The Panel does not consider that all those visiting the Respondent’s website as a result of this deception are disabused by its content. Indeed, many of the visitors might suppose that the content of the website must have been agreed between the parties. But in any case, it is well established that the posting of content making it clear that the website is not approved by the owner of a trademark contained in the domain name does not avoid a finding of bad faith. On the contrary, bad faith has often been found where the registrant uses a domain name containing a rival’s mark to attract Internet users by initial confusion to its website where other products or services are promoted and/or sold: see, for example, Government Employees Insurance Company v. Netsolutions Proxy Services, WIPO Case No. D2004-0919, Future Brands LLC v. Mario Dolzer, WIPO Case No. D2004-0718, Bass Hotels & Resorts, Inc. v. Mike Rodgerall, WIPO Case No. D2000-0568, and Chargers Football Company v. One Sex Entertainment Co., a/k/a Chargergirls.net, WIPO Case No. D2000-0118.
The more difficult question is whether the Domain Name was registered in bad faith. The Complainant invokes paragraph 4(b)(i) of the UDRP, relying on the fact that the Respondent offered to sell the Domain Name to the Complainant for $25,000 in April 2010. But paragraph 4(b) states:
“the following circumstances, in particular but without limitation, if found by the Panel to be present, shall be evidence of the registration and use of a domain name in bad faith:
(i) circumstances indicating that you have registered or you have acquired the domain name primarily for the purpose of selling, renting, or otherwise transferring the domain name registration to the complainant who is the owner of the trademark or service mark or to a competitor of that complainant, for valuable consideration in excess of your documented out-of-pocket costs directly related to the domain name”. [emphasis added]
In many cases an offer by a respondent to sell a domain name for an elevated price indicates that it registered or acquired the domain name wholly or primarily for that purpose. This inference may readily be drawn where the offer for sale is made shortly after the domain name is registered or acquired, or where there is no other credible reason why the respondent registered the domain name.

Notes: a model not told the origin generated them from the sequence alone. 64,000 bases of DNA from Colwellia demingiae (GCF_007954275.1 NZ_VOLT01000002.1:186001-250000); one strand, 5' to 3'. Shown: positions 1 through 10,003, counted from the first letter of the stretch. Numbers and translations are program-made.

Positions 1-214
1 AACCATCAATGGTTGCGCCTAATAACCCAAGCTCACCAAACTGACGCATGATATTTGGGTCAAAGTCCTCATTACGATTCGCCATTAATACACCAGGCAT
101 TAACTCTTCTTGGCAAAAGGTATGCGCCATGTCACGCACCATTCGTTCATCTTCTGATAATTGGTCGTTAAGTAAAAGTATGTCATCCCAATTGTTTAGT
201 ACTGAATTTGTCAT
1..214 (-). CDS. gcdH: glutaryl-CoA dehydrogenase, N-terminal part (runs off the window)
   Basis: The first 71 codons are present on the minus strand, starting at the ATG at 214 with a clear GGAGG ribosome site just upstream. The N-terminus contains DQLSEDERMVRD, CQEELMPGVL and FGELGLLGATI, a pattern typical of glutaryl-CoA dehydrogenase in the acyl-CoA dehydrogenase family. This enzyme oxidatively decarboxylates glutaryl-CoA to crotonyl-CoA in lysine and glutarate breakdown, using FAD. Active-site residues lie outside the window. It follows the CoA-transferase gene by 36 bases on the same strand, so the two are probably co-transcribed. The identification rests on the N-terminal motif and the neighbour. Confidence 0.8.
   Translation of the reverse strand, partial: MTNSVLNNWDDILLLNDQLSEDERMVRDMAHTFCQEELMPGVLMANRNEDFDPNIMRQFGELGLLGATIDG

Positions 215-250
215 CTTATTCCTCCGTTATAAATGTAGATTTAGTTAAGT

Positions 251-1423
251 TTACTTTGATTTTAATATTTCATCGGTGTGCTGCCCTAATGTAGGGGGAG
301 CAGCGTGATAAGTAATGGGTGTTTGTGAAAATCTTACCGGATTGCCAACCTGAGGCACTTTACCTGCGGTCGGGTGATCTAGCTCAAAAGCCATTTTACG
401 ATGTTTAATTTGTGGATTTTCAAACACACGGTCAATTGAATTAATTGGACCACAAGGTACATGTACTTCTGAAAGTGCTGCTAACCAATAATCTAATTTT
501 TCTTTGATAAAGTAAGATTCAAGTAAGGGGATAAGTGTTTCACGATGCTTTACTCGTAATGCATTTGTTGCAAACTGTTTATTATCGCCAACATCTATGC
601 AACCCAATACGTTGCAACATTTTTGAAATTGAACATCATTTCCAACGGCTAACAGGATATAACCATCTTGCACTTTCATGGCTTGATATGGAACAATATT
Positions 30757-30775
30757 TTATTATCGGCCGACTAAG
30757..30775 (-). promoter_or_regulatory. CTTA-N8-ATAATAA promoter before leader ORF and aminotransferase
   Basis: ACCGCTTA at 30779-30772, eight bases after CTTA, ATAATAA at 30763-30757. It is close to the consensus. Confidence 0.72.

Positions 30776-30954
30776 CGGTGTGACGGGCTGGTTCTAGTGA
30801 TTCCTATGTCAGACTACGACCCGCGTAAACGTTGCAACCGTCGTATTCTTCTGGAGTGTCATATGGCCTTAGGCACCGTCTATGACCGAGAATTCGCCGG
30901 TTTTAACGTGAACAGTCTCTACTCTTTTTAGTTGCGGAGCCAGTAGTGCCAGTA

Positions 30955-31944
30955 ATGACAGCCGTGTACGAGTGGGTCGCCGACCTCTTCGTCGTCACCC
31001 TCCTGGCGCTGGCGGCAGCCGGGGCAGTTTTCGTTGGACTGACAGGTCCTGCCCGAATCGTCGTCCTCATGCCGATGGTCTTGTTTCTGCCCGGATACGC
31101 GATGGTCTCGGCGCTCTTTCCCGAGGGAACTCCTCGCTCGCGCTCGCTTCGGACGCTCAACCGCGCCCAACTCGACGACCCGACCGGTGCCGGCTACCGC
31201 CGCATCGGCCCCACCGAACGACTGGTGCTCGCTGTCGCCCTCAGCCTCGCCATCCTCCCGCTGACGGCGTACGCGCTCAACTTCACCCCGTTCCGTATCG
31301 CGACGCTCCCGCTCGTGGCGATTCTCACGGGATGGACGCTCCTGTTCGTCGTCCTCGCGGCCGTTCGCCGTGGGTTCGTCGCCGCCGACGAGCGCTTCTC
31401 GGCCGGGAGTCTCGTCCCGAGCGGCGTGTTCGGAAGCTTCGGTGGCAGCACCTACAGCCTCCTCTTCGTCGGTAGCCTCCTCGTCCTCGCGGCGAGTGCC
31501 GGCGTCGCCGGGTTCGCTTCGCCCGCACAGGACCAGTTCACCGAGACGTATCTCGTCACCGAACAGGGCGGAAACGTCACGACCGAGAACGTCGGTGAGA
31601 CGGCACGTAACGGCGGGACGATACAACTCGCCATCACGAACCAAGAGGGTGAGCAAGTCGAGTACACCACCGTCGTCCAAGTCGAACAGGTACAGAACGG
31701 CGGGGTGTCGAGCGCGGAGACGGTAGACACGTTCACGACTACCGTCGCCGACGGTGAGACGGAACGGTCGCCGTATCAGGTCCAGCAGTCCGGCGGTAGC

By contrast, in this case, the offer for sale was made more than ten years after the Respondent registered the Domain Name and the Respondent had a very credible reason for registering the Domain Name in 1999, namely to promote the legitimate sale of the FERRLECIT product under its agreements with the first Complainant or its predecessor. The Respondent has stated that this was its purpose in its certified Response and the Complainants have not produced any evidence to the contrary. The Panel considers it most likely that the Respondent had no intention of selling the Domain Name to the Complainants when it registered it in 1999; but even if this was one of the Respondent’s purposes, the Panel is not satisfied on the evidence that this was its primary purpose. The Panel cannot find that the Domain Name was registered in bad faith on the basis that paragraph 4(b)(i) of the UDRP applies.
In a number of cases Panels have held that a domain name was registered in bad faith on the grounds that the respondent has subsequently acted in bad faith. In some of these cases, the Panel has inferred from the respondent’s subsequent conduct that it acted in bad faith when it registered the domain name: see, for example, Omnigraphics Capital (Pty) Ltd. v. Fleximount, Guy Langevin, WIPO Case No. D2004-0471, and R&M Italia SpA, Tycon Technologies SrL v. EnQuip Technologies Group, Inc., WIPO Case No. D2007-1477.
However, in other cases Panels have held that where the legitimacy of a registration is subject to compliance with certain conditions, a subsequent non-compliance with those conditions may make it a registration in bad faith, even if the registrant was intending to comply with the conditions when it registered the domain name: see UVA Solar GmbH & Co K.G. v. Mads Kragh, WIPO Case No. D2001-0373; Exel Oyj v. KH Trading, Inc., WIPO Case No. D2004-0433; City Views Limited v. Moniker Privacy Services / Xander, Jeduyu, ALGEBRALIVE, WIPO Case No. D2009-0643; Octogen Pharmacal Company, Inc. v. Domains By Proxy, Inc. / Rich Sanders and Octogen e-Solutions, WIPO Case No. D2009-0786, and Ville de Paris v. Jeff Walter, WIPO Case No. D2009-1278.